A Better Class of People
Zion Canyon, as seen from Angels Landing.
Angels Landing: a 454 m tall rock in Utah’s Zion Canyon. Myself, Aaron Clarey, Chris Bechtloff, and Matt Forney (as well as a couple of readers) decided to scale this peak last week, and it’s one of the more enjoyable hikes I’ve been on. The countryside is gorgeous, and the last third of the trip is on a 45° angle, a dangerous and challenging jaunt which has killed four people in the past decade.
But the best part of hiking isn’t the terrain you go over; it’s the people you meet along the way.
“A better class of people,” as Aaron puts it. There’s no garbage to be found on the mountain – maybe the occasional wrapper that fell out of somebody’s pocket, but that’s quickly removed by another hiker. Decency and openness in all of the faces you see. People who have the gumption to commit to such an exhausting hike, and whose physical bodies – while not necessarily ‘model-skinny’ – are in solid form. More to the point, it’s an escape from the massed-society of the day-to-day.
In the massed-society, demographics are destiny. Most folks have auto-objectified themselves, following scripts laid out by cynical marketers, and you can see the same patterns repeating themselves, time and time again, as the masses choose security over freedom. Security of thought: behave just like everybody else, and nobody can blame you when the whole thing goes belly-up. A smart attitude if you work for the corporations, but as a philosophy of life? No wonder we’re in the straights that we’re in.
Massed-society is nothing but sexual/racial politics; it is an internalized Marxist theory where different groups within the society struggle against one another. “Diversity+Proximity=Warfare”, “Feminism is destroying marriage”, and all these other truisms that honest writers write about. These pervasive social ills which result when the upper class turns away from promoting virtue, and instead seeks out progressive means of exploiting their charges. The results are the self-hating Whites, the benighted Feminists, the multi-culti Jews, the impoverished Blacks, and all of the other brand-new special interest groups that have been manufactured since this piece was published. Most people are desperate to find their group, to purchase their identity at Hot Topic, and engage in “political action” which is nihilistic to the core. As for myself? I have no interest in joining any political movements, but that hardly matters. As Pericles said, “Just because you do not take an interest in politics doesn’t mean politics won’t take an interest in you.”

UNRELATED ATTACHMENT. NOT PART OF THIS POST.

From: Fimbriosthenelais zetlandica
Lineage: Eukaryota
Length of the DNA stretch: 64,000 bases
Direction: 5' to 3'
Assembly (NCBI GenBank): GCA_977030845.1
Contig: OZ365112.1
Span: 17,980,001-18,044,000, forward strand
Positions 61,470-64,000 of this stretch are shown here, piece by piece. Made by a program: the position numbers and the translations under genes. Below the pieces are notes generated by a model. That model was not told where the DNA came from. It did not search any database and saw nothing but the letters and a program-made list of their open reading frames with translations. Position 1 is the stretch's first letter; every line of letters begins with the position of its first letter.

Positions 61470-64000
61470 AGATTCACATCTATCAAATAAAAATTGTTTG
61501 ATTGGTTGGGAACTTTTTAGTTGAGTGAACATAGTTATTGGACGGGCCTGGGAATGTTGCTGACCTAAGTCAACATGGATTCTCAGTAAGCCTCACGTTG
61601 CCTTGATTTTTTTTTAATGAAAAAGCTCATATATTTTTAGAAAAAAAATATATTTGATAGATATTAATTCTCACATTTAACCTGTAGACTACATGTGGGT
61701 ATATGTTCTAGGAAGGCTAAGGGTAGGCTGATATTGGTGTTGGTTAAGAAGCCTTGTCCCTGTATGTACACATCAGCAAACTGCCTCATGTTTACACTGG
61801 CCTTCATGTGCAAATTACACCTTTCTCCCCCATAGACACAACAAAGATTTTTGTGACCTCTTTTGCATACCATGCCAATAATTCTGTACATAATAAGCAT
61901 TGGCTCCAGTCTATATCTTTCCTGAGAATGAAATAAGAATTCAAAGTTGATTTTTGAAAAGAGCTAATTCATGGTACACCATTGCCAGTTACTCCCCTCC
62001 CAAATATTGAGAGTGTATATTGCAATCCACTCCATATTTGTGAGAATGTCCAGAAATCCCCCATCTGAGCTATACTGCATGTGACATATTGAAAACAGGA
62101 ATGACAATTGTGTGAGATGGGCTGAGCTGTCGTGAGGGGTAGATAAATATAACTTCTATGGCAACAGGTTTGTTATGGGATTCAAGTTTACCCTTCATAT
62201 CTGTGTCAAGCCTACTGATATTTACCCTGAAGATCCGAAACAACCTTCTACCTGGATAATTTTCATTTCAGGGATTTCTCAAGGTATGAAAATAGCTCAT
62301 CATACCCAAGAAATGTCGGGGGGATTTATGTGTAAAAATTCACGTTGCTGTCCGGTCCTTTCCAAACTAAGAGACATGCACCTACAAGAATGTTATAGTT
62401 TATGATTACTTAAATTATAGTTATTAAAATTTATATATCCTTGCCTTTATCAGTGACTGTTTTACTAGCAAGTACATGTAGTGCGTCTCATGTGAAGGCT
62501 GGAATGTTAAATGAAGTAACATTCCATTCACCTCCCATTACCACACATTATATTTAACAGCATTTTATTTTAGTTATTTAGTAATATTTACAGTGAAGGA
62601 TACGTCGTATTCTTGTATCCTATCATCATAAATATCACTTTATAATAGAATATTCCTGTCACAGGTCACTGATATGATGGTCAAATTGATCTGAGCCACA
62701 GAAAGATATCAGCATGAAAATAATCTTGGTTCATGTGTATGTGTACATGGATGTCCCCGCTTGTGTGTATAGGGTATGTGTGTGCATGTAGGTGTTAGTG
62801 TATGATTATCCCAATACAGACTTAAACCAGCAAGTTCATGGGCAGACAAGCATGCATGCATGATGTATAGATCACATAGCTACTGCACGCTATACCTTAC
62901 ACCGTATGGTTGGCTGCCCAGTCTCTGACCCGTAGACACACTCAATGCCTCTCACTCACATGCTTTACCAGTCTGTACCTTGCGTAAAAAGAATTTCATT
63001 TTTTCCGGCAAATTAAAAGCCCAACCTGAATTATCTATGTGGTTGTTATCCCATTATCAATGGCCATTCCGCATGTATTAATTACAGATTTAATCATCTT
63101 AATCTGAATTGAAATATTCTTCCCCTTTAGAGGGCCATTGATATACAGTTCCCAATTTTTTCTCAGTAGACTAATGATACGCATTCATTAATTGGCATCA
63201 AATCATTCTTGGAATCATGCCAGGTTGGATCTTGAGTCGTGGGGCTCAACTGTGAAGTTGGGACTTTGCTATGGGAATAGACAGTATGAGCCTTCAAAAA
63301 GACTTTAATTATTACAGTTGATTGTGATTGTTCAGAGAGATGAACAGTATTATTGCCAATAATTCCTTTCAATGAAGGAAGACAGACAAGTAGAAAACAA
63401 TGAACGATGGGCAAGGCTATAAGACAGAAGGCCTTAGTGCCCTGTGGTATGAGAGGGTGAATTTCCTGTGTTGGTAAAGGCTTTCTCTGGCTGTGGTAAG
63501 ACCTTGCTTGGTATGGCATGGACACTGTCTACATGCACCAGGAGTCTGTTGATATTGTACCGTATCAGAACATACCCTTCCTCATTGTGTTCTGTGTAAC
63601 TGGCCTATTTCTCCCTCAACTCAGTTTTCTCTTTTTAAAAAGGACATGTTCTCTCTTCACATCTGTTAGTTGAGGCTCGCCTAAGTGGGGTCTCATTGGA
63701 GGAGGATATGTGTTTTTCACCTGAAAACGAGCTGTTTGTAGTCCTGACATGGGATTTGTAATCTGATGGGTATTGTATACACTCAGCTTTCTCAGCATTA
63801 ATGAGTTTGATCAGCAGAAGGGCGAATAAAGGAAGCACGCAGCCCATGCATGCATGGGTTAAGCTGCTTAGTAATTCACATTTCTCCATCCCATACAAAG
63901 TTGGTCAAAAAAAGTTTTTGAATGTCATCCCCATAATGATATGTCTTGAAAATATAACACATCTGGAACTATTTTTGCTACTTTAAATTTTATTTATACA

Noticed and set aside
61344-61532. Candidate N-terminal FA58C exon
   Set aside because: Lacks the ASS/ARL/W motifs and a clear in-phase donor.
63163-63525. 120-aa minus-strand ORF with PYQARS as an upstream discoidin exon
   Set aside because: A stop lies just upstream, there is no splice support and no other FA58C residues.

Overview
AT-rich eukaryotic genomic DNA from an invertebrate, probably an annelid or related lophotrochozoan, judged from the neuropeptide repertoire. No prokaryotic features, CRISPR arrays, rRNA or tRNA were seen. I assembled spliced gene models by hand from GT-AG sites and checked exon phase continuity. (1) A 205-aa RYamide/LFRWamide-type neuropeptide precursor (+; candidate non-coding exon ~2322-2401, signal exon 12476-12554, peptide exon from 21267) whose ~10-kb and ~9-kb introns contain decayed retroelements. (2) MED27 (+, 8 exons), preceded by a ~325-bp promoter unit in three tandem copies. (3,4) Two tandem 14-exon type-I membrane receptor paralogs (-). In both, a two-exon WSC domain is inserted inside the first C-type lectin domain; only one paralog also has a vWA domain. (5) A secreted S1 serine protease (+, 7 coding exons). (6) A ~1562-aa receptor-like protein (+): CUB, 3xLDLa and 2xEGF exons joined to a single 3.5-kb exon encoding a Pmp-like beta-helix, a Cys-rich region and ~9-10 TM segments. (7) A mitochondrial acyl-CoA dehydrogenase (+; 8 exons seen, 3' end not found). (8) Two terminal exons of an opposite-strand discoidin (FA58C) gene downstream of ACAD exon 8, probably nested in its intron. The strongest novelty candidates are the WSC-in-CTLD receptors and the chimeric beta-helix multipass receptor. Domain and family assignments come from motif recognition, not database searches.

Which is why I find the mountain so refreshing.
Black fathers, Chinese grandmothers, young women, German tourists – on the mountain the group politics melt away. A better class of people hike up mountains, and the absurdity of the political game stands out for what it is. You’re surrounded by real, live, thinking Human Beings – not the soulless automatons who predominate in other areas. Once you’ve climbed the mountain, there’s no need to imagine a better world; for a brief time you’ve lived in it.
This got me to thinking, surrounded by my fellow writers as I was: if we could live in this better world every day – if there weren’t a constant stream of nonsense being transmitted 24/7, if people lived their lives for virtue rather than venal pleasure, if strategic long-term planning predominated over short-term short-sightedness – what would us writers be doing with our time?
I think we would still be writers… but we would no longer be weighed down by the ceaseless idiocy that comes from the chattering classes.
As the Christians like to say, this is a fallen world. Even if we can envision a better world, we must continue to operate in this one. This whole article is essentially an attack on the moral degenerates – what might I have written if such creatures didn’t exist? – and yet, it is a good article (I hope). It’s sad to think about how many man-hours have been spent battling feminism. Not a waste, exactly – preaching the Truth is never a waste of time – but if we didn’t have to struggle with such caricatures of humanity, what might we have been accomplishing instead?
Go climb a mountain, folks. The feat itself is its own reward – there’s nothing like the euphoria of conquering such a thing – but the best part is the sense of hope you’ll feel. Seeing people along the way who are like you, who are morally courageous and loving, who belong in a better world than this one.
This world might be fallen, and yet there are some who walk in the light.
More pictures from the hike.